From the place you would be likely to come from,
If you came this way in May time, you would find the hedges
White again, in May, with voluptuary sweetness.
It would be the same at the end of the journey,
If you came at night like a broken king,
If you came by day not knowing what you came for,
It would be the same, when you leave the rough road
And turn behind the pig-sty to the dull facade
And the tombstone.

The poem describes some of the details of the walk, the hedgerows are white with blossom, - as they still were when I started walking up the hill in late May, there is a rough track that leads up to the church, the church has a dull appearance and is surrounded by graves. There is also a small farm on the slopes of the hill. All these can be found I expect at hundreds of churches around the country but for me Eliot was describing Harrow..

Then Eliot writes about the world’s end. When he writes about “the world’s end” he is describing a place where the world and heaven are closely connected. And for some reason as I walked up on the hill that summer I did begin to feel that this was a special place. Eliot writes,

“There are other places
Which also are the world's end, some at the sea jaws,
Or over a dark lake, in a desert or a city—
But this is the nearest, in place and time,
Now and in England.”

But what really knocked me for six was not the physical similarities between Harrow and Little Gidding but how similar my thoughts were to the person on the journey to the church in Eliot’s poem. Because in this poem Little Gidding, Eliot describes my thoughts exactly.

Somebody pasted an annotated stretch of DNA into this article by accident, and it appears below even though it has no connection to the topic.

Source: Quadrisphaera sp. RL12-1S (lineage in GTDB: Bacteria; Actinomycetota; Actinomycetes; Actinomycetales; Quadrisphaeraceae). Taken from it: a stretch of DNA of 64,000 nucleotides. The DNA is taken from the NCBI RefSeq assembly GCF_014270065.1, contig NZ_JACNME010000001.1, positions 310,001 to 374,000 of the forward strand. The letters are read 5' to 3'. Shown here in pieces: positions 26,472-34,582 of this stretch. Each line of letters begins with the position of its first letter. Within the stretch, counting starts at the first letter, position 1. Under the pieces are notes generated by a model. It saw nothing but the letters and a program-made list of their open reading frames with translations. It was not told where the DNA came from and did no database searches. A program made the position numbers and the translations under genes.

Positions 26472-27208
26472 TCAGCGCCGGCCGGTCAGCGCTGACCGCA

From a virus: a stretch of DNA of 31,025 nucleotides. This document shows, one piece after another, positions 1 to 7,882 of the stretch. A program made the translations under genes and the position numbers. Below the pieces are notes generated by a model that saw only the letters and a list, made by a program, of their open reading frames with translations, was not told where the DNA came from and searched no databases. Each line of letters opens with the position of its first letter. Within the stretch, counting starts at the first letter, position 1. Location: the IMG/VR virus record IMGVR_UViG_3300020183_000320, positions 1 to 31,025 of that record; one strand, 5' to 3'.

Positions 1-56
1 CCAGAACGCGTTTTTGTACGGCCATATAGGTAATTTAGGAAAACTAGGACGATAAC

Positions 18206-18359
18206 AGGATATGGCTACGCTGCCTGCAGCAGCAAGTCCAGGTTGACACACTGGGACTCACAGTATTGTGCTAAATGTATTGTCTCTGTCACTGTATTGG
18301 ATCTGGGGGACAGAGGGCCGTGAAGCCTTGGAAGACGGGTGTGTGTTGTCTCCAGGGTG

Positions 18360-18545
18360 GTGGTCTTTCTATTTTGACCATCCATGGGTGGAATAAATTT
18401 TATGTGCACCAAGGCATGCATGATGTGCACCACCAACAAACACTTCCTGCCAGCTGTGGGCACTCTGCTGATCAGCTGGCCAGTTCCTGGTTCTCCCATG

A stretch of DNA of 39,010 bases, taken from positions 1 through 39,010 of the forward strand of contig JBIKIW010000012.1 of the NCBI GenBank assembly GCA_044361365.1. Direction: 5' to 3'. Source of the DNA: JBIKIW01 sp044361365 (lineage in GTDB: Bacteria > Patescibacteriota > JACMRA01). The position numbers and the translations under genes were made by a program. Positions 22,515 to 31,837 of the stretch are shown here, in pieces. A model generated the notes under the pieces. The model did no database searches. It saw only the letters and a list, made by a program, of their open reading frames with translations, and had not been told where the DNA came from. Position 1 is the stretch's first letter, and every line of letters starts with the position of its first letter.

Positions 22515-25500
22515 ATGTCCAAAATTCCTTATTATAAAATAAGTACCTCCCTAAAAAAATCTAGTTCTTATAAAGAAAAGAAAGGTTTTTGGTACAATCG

“And what you thought you came for
Is only a shell, a husk of meaning
From which the purpose breaks only when it is fulfilled
If at all. Either you had no purpose
Or the purpose is beyond the end you figured
And is altered in fulfilment.”

He describes someone walking to the church without any real purpose; someone who walks to the church during the day but also in the middle of the night. Like me the walker is alone and is searching for something – but is not sure what it is. And then Eliot says that whatever it is you are searching for is nothing compared to what you eventually find. And what you find is a holy place in which you meet with God. He writes

" you would have to put off
Sense and notion. You are not here to verify,
Instruct yourself, or inform curiosity
Or carry report. You are here to kneel
Where prayer has been valid. And prayer is more
Than an order of words, the conscious occupation
Of the praying mind,… "

Here, the intersection of the timeless moment
Is England and nowhere. Never and always.”

Eliot writes here that in this place you experience God by surrendering the rational and common sense way of thinking, and give ourselves to him completely., even if it doesn’t make any sense.

I really felt that God was speaking to me through that poem. I felt that he was calling me to be close to him and to know him. And I felt he was telling me that God was present at this place. That I was going to meet with God in Harrow on the Hill.